More Trees, Please...August 16, 2007
Sometimes familiar trees show up in non- traditional locations, or if you are a true fan of landscape history, this is a traditional use for tree.
The Allee (pronounced Al- lay) is French for " path or to go." Our more commonly used word, alley, defined as a back-access road is derived from the same word. But today we are focused on beautiful landscape- so we'll stick with allee.
This allee is located at the Toledo Botanical Gardens in Toledo, Ohio. Our last Master Gardener tree specialist class was held at this beautiful facility and lunch was an opportune time to stroll the grounds. There were many styles of gardens, including a planting of prairie specimens, but this planting stood out as a way to make a huge impact with a simple row of trees.
The trees in this particular planting were Little Leaf Linden, Tilia cordata. This is not really a native plant, but we have several close relatives that are Ohio natives. The Little Leaf Linden makes a great street tree, as it stays a more manageable size than the Big Leaf Linden. Both are also known as Basswood, and have heart-shaped leaves and wonderfully fragrant flowers in June. The flowers are so small you may not even notice them, but their smell is heavenly. Bees must enjoy them too, because Basswood is a fairly common "flavor" of honey.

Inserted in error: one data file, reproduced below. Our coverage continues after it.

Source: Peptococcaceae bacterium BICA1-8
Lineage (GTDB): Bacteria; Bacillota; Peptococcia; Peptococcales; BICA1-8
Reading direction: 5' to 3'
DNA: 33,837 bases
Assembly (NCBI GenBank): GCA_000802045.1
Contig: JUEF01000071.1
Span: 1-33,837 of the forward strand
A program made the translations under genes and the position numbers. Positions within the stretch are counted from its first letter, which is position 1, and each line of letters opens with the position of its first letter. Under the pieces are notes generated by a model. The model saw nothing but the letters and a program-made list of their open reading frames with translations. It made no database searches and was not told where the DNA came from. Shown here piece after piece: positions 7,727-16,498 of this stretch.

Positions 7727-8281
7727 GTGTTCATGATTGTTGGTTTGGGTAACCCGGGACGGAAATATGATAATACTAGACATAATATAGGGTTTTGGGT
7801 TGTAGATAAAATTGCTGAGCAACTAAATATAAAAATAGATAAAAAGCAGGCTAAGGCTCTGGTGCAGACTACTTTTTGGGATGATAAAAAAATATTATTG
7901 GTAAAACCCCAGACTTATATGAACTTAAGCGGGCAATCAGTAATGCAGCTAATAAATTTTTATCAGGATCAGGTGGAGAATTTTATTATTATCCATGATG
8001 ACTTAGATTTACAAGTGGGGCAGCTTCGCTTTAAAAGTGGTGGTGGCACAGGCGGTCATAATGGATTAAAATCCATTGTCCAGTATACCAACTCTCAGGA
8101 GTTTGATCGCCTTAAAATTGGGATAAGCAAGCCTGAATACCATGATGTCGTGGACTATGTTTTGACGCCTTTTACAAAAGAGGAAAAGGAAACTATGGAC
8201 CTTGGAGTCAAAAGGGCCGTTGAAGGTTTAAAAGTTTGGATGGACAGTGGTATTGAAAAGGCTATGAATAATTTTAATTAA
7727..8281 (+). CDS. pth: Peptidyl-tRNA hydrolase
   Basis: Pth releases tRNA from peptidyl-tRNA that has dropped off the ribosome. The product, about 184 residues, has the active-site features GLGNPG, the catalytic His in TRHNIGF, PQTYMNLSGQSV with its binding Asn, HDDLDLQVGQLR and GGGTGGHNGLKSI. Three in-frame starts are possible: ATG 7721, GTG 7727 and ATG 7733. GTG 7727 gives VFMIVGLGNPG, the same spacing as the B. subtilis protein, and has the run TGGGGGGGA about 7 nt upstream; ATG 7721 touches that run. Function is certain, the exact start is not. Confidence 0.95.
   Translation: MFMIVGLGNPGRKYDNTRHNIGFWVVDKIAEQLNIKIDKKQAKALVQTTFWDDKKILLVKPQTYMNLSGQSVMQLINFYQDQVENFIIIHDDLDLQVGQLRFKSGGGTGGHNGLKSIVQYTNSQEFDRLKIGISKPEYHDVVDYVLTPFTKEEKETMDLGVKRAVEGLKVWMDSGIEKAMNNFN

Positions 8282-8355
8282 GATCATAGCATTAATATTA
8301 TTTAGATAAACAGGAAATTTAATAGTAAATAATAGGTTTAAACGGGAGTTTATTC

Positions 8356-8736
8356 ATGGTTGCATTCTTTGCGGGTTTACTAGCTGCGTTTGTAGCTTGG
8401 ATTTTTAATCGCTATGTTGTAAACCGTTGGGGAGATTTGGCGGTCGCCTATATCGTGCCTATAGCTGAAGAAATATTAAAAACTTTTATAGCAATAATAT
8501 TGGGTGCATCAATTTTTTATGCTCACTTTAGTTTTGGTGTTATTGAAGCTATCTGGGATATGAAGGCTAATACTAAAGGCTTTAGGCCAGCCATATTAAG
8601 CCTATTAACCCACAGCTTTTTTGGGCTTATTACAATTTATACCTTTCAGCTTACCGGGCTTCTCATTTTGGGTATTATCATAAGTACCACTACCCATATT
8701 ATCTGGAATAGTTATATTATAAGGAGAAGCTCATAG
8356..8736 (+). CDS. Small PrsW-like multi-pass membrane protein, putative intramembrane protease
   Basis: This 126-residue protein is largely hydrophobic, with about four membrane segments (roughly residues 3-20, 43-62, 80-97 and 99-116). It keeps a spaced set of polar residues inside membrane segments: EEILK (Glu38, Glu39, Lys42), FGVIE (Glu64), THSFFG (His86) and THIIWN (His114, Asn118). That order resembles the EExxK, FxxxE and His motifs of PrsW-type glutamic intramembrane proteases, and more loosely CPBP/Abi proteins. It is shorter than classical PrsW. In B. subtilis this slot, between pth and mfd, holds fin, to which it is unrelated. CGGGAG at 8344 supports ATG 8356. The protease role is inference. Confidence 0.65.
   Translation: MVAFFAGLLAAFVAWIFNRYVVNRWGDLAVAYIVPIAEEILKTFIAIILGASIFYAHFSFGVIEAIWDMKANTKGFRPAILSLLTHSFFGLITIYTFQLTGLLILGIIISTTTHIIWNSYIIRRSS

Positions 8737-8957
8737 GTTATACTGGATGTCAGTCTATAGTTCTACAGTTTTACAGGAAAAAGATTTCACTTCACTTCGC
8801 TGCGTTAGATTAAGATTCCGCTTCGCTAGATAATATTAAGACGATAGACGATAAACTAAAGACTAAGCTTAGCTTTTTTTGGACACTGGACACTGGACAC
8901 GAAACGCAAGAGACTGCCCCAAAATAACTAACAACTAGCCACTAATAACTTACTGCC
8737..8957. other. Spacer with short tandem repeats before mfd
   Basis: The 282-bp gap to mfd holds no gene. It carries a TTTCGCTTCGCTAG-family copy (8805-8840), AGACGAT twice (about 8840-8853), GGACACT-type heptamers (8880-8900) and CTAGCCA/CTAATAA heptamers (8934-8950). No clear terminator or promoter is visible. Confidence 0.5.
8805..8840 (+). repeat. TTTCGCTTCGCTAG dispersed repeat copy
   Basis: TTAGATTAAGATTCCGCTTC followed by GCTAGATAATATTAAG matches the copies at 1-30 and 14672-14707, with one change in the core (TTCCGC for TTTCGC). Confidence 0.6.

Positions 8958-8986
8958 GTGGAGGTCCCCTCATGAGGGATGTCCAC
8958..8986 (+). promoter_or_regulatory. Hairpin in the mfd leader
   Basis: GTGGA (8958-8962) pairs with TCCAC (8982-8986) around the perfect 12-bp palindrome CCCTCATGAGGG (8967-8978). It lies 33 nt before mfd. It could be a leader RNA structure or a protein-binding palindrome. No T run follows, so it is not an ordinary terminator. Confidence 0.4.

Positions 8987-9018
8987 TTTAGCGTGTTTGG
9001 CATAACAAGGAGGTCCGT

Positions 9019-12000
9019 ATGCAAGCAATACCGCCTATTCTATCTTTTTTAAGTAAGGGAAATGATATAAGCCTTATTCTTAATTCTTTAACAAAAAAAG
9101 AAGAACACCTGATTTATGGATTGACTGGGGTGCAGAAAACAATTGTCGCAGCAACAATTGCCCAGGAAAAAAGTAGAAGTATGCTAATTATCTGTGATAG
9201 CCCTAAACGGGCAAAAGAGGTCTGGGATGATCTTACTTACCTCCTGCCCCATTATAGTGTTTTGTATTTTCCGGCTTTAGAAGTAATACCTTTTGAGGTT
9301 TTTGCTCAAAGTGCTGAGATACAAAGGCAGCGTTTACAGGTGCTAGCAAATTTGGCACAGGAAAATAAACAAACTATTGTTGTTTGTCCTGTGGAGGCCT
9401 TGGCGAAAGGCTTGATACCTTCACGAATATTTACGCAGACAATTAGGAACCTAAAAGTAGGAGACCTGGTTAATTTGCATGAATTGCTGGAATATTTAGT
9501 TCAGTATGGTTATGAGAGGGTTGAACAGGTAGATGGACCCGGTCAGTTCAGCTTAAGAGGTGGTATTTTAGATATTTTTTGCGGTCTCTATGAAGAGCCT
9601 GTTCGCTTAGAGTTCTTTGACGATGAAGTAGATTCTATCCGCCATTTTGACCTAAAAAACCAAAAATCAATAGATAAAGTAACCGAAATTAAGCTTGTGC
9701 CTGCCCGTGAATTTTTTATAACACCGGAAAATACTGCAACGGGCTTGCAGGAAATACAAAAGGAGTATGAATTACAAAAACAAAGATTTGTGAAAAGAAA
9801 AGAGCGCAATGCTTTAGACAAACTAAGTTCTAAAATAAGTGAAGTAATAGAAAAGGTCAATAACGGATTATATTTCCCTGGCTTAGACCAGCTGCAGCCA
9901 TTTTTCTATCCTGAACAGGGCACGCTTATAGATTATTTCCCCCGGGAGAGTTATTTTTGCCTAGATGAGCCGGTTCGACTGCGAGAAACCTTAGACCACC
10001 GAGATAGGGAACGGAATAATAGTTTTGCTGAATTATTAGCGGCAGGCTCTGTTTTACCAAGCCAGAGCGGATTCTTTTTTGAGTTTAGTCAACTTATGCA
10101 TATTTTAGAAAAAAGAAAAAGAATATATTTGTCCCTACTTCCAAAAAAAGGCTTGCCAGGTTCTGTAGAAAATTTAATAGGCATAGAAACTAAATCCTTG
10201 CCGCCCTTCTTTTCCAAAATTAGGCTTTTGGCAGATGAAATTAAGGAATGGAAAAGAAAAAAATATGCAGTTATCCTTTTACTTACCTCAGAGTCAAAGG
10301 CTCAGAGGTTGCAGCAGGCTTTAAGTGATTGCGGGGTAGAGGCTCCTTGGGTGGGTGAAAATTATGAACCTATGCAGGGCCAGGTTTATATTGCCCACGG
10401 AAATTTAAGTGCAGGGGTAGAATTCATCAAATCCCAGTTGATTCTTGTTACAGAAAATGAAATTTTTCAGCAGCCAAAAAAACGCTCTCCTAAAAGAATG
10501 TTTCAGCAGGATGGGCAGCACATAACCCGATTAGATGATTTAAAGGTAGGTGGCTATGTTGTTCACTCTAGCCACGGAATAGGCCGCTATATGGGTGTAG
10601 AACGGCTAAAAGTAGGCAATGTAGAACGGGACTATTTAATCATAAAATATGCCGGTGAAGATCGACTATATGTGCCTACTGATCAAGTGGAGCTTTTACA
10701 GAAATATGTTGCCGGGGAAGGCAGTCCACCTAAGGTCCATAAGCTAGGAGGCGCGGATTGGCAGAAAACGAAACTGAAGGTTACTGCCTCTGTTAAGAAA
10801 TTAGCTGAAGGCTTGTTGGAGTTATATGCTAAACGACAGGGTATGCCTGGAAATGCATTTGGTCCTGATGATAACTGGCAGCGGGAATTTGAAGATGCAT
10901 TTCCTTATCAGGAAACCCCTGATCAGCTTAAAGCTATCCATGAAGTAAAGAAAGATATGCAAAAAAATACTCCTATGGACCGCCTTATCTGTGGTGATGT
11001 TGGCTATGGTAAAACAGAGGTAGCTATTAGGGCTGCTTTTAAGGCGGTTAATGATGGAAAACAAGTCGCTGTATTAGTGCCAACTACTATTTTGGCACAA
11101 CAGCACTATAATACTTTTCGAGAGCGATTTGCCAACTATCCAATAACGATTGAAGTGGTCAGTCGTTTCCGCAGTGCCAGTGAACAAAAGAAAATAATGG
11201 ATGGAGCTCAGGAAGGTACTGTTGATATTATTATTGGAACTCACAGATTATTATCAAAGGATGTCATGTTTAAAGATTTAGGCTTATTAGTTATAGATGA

Our trees are an asset that we too often take for granted. Street trees have been found to reduce the temperatures in cities by 3 degrees. They are natural air filters and even increase our property values, not to mention the obvious benefits to wildlife. Trees enhance our lives in many ways; besides, how could little kids have leaf collections if we didn't have trees?